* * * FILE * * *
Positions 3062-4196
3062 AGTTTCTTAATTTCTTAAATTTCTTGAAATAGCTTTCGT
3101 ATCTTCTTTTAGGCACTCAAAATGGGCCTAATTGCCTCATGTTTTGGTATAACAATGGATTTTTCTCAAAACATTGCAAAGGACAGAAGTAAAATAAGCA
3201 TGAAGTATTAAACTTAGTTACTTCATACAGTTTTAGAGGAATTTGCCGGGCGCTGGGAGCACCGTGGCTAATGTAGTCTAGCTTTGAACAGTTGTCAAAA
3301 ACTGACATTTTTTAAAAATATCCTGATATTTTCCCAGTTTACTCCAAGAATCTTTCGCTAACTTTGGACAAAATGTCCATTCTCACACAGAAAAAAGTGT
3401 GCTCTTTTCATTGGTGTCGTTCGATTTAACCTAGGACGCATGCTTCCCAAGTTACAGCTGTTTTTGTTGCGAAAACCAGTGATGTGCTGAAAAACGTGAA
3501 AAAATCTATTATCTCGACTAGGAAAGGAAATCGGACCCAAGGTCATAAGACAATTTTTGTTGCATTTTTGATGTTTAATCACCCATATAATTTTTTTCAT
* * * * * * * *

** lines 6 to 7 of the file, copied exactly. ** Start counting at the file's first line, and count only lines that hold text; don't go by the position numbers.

3401 GCTCTTTTCATTGGTGTCGTTCGATTTAACCTAGGACGCATGCTTCCCAAGTTACAGCTGTTTTTGTTGCGAAAACCAGTGATGTGCTGAAAAACGTGAA
3501 AAAATCTATTATCTCGACTAGGAAAGGAAATCGGACCCAAGGTCATAAGACAATTTTTGTTGCATTTTTGATGTTTAATCACCCATATAATTTTTTTCAT